In a technical book, it is common to have a reference to material in another part of the book. Can I use something like an <a href=""> tag in the HTML to provide a direct link? How would I do this when creating an ePub from scratch using raw, manually edited HTML?

I can see that this would also be useful for creating an index page.

  • If you want to create an index page, might I suggest e.g. DocBook or DITA for creating your book (then transforming to EPUB) instead of hand crafting it? Indexes are valuable but specialized, and a more structured approach might help. May 5, 2014 at 21:23

2 Answers 2


You can certainly use standard <a> tags with matching ids to create hyperlinks within an epub file, yes. The structure of the text could look like:

<p class="body">Here is a bunch of text with a footnote <a epub:type="noteref" href="notes.xhtml#note1" class="reference" id="ref1">[1]</a></p>

With a matching note in a notes.xhtml file:

<aside epub:type="rearnote" class="note" id="note1">1: Here is the related endnote <a href="ch1.xhtml#ref1">[link back]</a></aside>

There are a few best practices to consider:

  • Make sure to give a reciprocal link for endnotes--that is, once you can click on the number to go read the endnote, you'll need another link to bring you back to the text from the endnote
  • In the index, it's very handy to have a series of links at the top for each alphabetic subsection, so that a reader can select "G" and go to the "G" section of the index. The "G" subheader can then be a link back to the top of the index.
  • If you're using epub 3.0, you should definitely add epub:type semantic markup for indices and foot/end notes. The details of that can be found in the Structural Semantics Vocabulary. These semantics enable reading systems to associate behaviors with certain kinds of content. This is what iBooks uses to generate popup footnotes, and if you've properly marked up your content, you're giving it the chance to get additional features with no more effort as reading systems design more functionality for that markup.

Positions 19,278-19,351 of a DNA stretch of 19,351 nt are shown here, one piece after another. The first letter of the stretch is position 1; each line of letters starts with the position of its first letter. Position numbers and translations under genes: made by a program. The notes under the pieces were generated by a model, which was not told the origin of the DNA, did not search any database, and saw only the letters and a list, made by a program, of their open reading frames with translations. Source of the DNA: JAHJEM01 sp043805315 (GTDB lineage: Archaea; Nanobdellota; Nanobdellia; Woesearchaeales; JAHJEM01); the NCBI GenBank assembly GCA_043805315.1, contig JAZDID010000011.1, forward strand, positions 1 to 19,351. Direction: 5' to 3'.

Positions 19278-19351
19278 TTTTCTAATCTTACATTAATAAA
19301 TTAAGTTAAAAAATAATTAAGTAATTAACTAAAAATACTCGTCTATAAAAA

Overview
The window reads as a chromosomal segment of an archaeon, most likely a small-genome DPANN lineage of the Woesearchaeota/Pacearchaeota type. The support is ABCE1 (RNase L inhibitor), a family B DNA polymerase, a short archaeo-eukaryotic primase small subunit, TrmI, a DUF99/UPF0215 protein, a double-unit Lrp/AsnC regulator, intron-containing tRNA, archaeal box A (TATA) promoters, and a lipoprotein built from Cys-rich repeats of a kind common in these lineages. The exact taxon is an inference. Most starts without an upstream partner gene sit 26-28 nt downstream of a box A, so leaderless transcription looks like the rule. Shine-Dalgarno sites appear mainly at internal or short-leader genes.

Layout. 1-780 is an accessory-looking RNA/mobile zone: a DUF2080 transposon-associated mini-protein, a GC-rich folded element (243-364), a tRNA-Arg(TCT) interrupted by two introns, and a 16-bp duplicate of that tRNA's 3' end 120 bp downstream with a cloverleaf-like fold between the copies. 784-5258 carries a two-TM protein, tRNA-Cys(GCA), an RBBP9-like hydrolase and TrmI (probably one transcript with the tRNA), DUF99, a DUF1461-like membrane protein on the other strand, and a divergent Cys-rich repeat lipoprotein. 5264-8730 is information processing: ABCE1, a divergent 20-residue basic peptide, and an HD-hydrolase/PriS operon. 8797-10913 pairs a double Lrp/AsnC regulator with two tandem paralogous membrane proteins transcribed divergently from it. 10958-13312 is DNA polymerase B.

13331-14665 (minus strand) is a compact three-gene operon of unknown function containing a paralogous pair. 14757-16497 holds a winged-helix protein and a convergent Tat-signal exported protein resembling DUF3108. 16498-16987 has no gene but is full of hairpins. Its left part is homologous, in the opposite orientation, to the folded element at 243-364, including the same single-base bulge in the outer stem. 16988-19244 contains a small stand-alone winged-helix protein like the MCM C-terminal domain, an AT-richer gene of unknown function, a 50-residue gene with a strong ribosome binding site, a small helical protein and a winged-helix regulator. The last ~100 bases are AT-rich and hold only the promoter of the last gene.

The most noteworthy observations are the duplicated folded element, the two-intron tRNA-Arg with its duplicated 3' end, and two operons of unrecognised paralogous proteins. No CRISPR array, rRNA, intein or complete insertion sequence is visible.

Indices can be pretty painful to create if the production files weren't tagged correctly at the time of creation; one quick-and-dirty method to consider in that case is to insert <span epub:type="pagebreak" id="page1" /> into the document at each page break, then have the index link to the print page. This isn't ideal, as a print page can span multiple screens (particularly on a cell phone!), but it can get you part way there if you're interested in cutting corners.


Yes, you can use internal links in ePub files. Depending on which tool you use to generate your ePubs (I prefer Sigil), you can develop the individual internal files using HTML directly. So you can create a link with an <a href=""> tag just as you would in a webpage. This is often used in creating custom tables of contents, or links to footnotes.

To your edit: raw manually-edited ePub files are exactly the same in structure and syntax as HTML files (I'm assuming you're generating an archive of .xhtml files), so you can definitely include links just as you would when writing a webpage. If you want to link within the same page, you'll need the <a name="foo"> marker for the target, and then <a href="#foo"> for the link. To link to a different page, just include the page name as the target for the href instead.


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